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Embracing Failure

Page history last edited by Diana 8 years, 10 months ago

 

Embracing Failure

 

 

 

Failure is instructive. The person who really thinks learns quite as much from his failures as from his successes. - John Dewey 

 

Over the past decade, education has seen a narrowing of curriculum due to the implementation of No Child Left Behind. The growing 'culture of one right answer' is eroding the analytical and critical thinking abilities of American students who are being fed a diet of rote memorization and bubble sheets. This conversation will delve into the research and scholarship related to the need for a curriculum devoted to developing a thinking nation, complete with the ability to fail and learn from that experience. What are practical types of interventions that can be implemented to work contrary to the "culture of one right answer" standardized testing fervor? How do individual teachers work to provide a more hearty experience to students in the face of sanctions and mandated interventions? What does a classroom, school or set of standards look like when it is valuing success as much as failure in the learning process?

 

Barry Schwartz on our loss of wisdom - TED talk  (3:37-5:45)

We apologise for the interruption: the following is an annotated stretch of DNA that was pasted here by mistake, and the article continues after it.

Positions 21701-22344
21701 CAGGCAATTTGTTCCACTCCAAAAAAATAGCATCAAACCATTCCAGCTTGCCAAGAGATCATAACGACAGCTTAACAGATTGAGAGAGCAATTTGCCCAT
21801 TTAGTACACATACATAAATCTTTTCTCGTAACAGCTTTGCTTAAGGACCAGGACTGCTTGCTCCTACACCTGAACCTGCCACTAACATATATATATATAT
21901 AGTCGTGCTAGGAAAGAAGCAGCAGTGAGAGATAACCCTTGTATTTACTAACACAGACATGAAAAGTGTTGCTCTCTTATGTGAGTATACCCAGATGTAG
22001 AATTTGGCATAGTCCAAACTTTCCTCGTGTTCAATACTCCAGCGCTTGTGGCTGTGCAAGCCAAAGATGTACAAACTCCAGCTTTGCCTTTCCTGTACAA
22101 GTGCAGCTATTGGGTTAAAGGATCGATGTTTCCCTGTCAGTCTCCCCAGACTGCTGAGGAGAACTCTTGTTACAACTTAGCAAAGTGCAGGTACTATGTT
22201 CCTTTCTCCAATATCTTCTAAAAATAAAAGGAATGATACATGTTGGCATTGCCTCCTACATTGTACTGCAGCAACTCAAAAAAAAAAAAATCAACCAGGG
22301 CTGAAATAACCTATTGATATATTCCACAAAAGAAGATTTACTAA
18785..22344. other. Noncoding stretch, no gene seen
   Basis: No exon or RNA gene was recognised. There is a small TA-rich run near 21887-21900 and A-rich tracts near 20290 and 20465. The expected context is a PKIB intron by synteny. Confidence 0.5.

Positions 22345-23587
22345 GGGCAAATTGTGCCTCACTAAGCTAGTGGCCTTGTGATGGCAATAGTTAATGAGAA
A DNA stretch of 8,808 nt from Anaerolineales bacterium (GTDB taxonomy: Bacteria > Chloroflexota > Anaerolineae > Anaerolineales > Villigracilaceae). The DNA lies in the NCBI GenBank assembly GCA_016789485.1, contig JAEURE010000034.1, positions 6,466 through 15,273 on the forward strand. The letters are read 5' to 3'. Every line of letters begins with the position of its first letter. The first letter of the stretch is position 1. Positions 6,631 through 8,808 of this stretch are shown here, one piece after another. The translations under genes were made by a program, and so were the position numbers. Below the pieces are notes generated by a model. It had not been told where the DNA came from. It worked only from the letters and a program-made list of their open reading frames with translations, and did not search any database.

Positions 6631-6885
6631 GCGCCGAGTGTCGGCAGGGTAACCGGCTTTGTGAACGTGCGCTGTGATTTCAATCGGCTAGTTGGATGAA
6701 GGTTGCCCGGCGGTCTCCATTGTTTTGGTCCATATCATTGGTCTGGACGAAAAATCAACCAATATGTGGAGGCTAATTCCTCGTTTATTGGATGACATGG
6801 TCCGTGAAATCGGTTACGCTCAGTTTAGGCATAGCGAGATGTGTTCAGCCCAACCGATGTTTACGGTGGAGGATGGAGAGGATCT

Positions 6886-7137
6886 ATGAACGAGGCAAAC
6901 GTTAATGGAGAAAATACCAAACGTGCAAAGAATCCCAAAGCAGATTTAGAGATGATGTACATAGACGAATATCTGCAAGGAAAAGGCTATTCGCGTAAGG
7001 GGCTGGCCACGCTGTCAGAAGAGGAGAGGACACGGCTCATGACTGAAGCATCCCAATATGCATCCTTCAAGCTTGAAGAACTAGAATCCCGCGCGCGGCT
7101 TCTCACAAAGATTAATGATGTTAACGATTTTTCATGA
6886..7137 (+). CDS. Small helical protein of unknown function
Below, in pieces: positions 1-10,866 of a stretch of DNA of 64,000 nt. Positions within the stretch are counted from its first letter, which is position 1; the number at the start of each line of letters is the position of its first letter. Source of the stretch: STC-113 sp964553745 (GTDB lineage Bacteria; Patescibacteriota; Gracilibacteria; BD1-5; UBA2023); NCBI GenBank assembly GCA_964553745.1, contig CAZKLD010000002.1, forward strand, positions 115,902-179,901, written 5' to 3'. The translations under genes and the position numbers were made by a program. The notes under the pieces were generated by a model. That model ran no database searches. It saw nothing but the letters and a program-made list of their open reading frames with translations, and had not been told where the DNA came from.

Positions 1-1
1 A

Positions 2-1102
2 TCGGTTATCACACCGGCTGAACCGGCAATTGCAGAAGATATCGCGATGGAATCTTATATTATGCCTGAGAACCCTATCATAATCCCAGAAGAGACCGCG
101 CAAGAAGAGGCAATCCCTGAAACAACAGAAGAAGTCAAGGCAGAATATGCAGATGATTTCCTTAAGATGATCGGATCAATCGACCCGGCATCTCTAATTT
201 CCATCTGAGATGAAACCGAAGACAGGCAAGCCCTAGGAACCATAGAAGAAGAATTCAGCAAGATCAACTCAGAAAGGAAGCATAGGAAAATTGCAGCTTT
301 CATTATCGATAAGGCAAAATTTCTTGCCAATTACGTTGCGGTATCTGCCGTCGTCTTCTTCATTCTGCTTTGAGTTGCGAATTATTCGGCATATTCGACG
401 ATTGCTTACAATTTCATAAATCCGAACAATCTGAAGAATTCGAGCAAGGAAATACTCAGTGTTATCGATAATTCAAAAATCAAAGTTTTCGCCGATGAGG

We also argue that practical wisdom is becoming increasingly difficult to nurture and display in modern society, so that attention must be paid to reshaping social institutions to encourage the use of practical wisdom rather than inhibiting it.

 

Bridging Differences - We Need Schools That 'Train' Our Judgment

I want a nation of citizens who are less inclined to think that the “truth” can be captured in one of four feasible answers—a,b,c, or d. I mention “feasible” because in constructing such tests it is crucial not to have one “right” and three absurd alternatives.

 

Ready to Innovate: Are Educators and Executives Aligned on the Creative Readiness of the U.S. Workforce?

Overwhelmingly, both the superintendents who educate future workers and the employers who hire them agree that creativity is increasingly important in U.S. workplaces, yet there is a gap between understanding this truth and putting it into meaningful practice.

 

You Play World of Warcraft? You're Hired!

Gaming tends to be regarded as a harmless diversion at best, a vile corruptor of youth at worst. But the usual critiques fail to recognize its potential for experiential learning. Unlike education acquired through textbooks, lectures, and classroom instruction, what takes place in massively multiplayer online games is what we call accidental learning. It's learning to be - a natural byproduct of adjusting to a new culture - as opposed to learning about. Where traditional learning is based on the execution of carefully graded challenges, accidental learning relies on failure. Virtual environments are safe platforms for trial and error. The chance of failure is high, but the cost is low and the lessons learned are immediate.

 

 

Failure: The Secret to Success